After the campaign, just before General Sherman began his operations against Atlanta, Sherman called the Red River Campaign "One damn blunder from beginning to end."
Banks was removed from field command in Louisiana. On April 22, 1864, Grant wired Chief of Staff Halleck asking for Banks's removal.
The Confederates held the Red River for the remainder of the war. They finally surrendered June 1865, two months after Robert E. Lee sued for peace at Appomattox Court House in Virginia.
While retaining his administrative command of the Army of the Gulf from New Orleans, he went on leave in fall 1864 to the North where President Lincoln delegated Banks to lobby through the winter for the president's reconstruction plans for Louisiana. Banks had earlier engineered the election victory of a moderate loyalist civilian government in Louisiana, inaugurated by elaborate celebrations he organized and funded. The secret presidential investigating commission headed by conservative Democrats William Farrar Smith and James T. Brady in early 1865 devoted considerable effort to trying to connect Banks with vice and irregular trading permits in the New Orleans area. The somewhat one-sided final commission report, which did not specifically accuse him of wrongdoing, was never released. But Banks had definitely granted special favors without apparent compensation to men later connected to the Crédit Mobilier scandal and to a few others of questionable reputation.
In August 1865, Banks was mustered out of the service by President Andrew Johnson, and from 1865 to 1873, he was again a representative in Congress, serving as chairman of the Foreign Affairs Committee and sometimes as chair of the Republican caucus. He played a key role in the final passage of the Alaska Purchase legislation, supported women's suffrage and was one of the strongest early advocates of Manifest Destiny. Banks's financial records strongly suggest he received a large gratuity from the Russian minister after the Alaska legislation passed. Banks wanted the United States to acquire Canada and the Caribbean islands to reduce European influence in the region. He also served on the committee investigating the Crédit Mobilier scandal.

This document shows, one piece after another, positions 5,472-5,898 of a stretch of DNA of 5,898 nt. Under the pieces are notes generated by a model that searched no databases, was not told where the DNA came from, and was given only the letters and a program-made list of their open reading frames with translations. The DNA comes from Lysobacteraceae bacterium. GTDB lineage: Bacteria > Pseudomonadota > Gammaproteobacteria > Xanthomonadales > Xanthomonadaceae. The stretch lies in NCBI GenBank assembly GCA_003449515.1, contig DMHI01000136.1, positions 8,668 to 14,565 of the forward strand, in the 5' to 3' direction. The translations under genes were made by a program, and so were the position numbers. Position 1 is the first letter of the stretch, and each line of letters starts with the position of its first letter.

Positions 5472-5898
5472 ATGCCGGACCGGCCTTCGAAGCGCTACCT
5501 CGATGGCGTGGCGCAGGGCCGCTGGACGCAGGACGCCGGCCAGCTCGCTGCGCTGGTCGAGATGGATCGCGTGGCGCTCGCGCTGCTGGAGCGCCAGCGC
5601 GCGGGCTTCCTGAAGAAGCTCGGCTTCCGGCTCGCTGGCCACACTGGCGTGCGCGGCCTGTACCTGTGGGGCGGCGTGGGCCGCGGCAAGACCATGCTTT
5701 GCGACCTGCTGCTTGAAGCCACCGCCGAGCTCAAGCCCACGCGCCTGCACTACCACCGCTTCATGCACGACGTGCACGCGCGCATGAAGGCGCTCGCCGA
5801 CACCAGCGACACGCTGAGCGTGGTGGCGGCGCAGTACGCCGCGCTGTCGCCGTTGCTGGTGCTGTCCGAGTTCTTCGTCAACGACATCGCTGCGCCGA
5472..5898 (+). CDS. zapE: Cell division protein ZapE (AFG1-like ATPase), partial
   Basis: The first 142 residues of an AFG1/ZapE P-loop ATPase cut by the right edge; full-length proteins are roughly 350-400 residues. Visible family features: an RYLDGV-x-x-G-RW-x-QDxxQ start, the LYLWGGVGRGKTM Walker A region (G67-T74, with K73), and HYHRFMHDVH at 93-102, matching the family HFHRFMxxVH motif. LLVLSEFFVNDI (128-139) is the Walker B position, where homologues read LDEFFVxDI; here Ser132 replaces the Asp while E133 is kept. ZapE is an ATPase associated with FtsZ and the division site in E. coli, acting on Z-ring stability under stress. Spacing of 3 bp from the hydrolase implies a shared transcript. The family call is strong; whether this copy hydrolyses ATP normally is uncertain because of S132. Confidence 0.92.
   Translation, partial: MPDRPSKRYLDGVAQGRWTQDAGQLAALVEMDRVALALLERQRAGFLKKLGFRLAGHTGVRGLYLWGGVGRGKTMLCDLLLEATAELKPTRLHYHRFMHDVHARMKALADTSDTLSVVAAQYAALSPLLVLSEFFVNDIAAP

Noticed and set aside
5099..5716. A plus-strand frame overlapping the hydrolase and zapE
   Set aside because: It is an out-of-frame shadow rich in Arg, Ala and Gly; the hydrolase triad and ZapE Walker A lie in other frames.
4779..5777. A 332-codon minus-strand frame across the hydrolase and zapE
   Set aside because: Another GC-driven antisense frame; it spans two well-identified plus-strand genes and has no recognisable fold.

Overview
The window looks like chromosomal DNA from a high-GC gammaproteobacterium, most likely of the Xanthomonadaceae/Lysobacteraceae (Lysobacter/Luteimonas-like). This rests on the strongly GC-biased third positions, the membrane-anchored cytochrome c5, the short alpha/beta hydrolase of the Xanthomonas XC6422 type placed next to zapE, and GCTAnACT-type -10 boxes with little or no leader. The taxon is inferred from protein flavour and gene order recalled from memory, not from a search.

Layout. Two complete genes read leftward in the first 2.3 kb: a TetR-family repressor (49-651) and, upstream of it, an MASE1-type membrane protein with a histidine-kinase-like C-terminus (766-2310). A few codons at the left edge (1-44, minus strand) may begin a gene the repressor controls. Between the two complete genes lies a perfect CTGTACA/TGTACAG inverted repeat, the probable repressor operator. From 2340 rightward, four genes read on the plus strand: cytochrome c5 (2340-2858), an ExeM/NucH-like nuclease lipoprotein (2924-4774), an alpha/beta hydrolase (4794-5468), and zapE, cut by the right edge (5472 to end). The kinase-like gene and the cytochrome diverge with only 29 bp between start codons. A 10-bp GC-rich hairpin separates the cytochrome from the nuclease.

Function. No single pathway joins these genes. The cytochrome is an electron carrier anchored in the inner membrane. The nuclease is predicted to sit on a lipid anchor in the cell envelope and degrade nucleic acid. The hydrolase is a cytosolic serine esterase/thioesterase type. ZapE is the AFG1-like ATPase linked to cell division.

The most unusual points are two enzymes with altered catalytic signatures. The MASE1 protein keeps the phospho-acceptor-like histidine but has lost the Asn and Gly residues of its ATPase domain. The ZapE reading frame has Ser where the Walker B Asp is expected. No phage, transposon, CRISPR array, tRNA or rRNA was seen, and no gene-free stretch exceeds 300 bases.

Unhappiness with the course of the administration of President Ulysses Grant led in 1872 to his joining the Liberal-Republican revolt in support of Horace Greeley. While Banks was campaigning across the North for Greeley, an opponent successfully gathered enough support back in his Massachusetts district to defeat him as the joint Liberal-Republican and Democratic candidate. He thought his involvement with a start-up Kentucky railroad and other railroads would substitute for the political loss. But the Panic of 1873 doomed the railroad, and Banks went on the lecture circuit and served in the Massachusetts Senate.
In 1874, he was elected to Congress again as an independent and served the following two terms, again as a Republican (1875–1879). He was a member of the committee investigating the irregular 1876 elections in South Carolina. Defeated for yet another term, the president appointed him United States marshal for Massachusetts, a post he held from 1879 until 1888, when for the tenth time, he was elected to Congress as a Republican. This final term saw significant mental deterioration, and he was not renominated. He died at Waltham, Massachusetts, and is buried there in Grove Hill Cemetery.
Fort Banks in Winthrop, Massachusetts, built in the late 1890s, was named for him.[
Maj. General Nathaniel Prentice Banks (USA), Governor, 25th Speaker of the U.S. House of Representatives's Timeline
January 30, 1816
Waltham, Middlesex, MA, USA
February 20, 1848
Waltham, Middlesex, MA, USA
February 3, 1852
Waltham, Middlesex, MA, USA
August 19, 1855
Waltham, Middlesex, Massachusetts, United States
February 15, 1857
Waltham, Middlesex, Massachusetts, United States
September 1, 1894
Waltham, Middlesex, Massachusetts, United States